NAPLES, Fla. — A call for all of us to pay closer attention to children around the water as a vigil was held in Naples.
The event featured butterflies, symbols of souls, as a way to remember those lost to drowning and to commit to keeping the tragedy from happening again.
Folks gather to remember the young lives cut short by drowning. Last year, 98 children drowned in Florida, the highest number in the state since 2010. The father of drowning victims spoke about it.
“You know we hear the number 98. Yes, it’s a big number. One is too many," Paul DeMello said.
DeMello lost his twins twelve years ago after he received a call from the twins' mother. She was upset and it made it difficult for him to understand the words in her frantic screams.
“I made out what she said. The boys were found in the backyard swimming pool faced down and I screamed too and I fell to the ground," he said.
DeMello will never forget that day — January 16th — their twins, Joshua and Christian, drowned. He said there have been thousands of other Joshua's and Christian's in Florida.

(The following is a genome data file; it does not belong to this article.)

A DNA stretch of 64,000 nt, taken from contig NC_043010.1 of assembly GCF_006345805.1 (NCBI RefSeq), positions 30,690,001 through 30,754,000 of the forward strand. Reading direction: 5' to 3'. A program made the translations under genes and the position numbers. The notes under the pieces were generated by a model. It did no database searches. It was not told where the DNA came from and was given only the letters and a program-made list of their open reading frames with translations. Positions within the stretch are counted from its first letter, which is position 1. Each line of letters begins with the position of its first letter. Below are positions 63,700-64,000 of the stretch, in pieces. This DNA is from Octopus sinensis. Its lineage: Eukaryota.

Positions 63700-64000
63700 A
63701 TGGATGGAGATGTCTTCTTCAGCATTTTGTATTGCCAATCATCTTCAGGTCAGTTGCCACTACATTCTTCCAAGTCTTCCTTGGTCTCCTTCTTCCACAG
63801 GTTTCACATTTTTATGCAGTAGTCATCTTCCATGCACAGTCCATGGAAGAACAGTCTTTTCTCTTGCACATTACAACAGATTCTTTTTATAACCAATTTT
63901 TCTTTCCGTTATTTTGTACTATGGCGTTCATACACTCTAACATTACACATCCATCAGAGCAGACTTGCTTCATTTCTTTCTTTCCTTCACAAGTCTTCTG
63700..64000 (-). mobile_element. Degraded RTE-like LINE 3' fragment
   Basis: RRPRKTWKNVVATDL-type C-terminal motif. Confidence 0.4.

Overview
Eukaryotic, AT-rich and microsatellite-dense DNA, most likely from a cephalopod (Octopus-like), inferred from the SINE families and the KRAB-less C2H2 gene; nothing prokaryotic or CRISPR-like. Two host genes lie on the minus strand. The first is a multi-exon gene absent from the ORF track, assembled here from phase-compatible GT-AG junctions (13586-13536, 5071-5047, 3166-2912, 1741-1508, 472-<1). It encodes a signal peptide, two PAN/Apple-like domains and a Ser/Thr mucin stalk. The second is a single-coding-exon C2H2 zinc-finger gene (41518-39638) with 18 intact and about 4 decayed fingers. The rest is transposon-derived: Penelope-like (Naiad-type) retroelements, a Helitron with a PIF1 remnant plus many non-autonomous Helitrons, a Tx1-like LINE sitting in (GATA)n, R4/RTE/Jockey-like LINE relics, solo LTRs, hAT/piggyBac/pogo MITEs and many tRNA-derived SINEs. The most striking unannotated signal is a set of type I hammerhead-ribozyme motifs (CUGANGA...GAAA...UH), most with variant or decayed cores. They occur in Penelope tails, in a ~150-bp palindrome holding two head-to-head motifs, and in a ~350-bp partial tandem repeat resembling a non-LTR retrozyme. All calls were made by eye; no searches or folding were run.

A local pediatrician said kids are generally attracted to water and there's no typical "profile" of a child drowning victim.
"It doesn’t matter what gender or what race," Dr. Todd Vedder said. "If they make it to the water and there are not adult eyes on them and there are no barriers in place to stop them from getting there. They will grow.”
The doctor said you can take measures to keep your kids safe, like the ABCs of drowning prevention, especially in a state like Florida with backyard pools, beaches, canals, and lakes that children have access to.
As butterflies were released for those 98 children who drowned, parents like DeMello hope they serve as a reminder of the importance of water safety.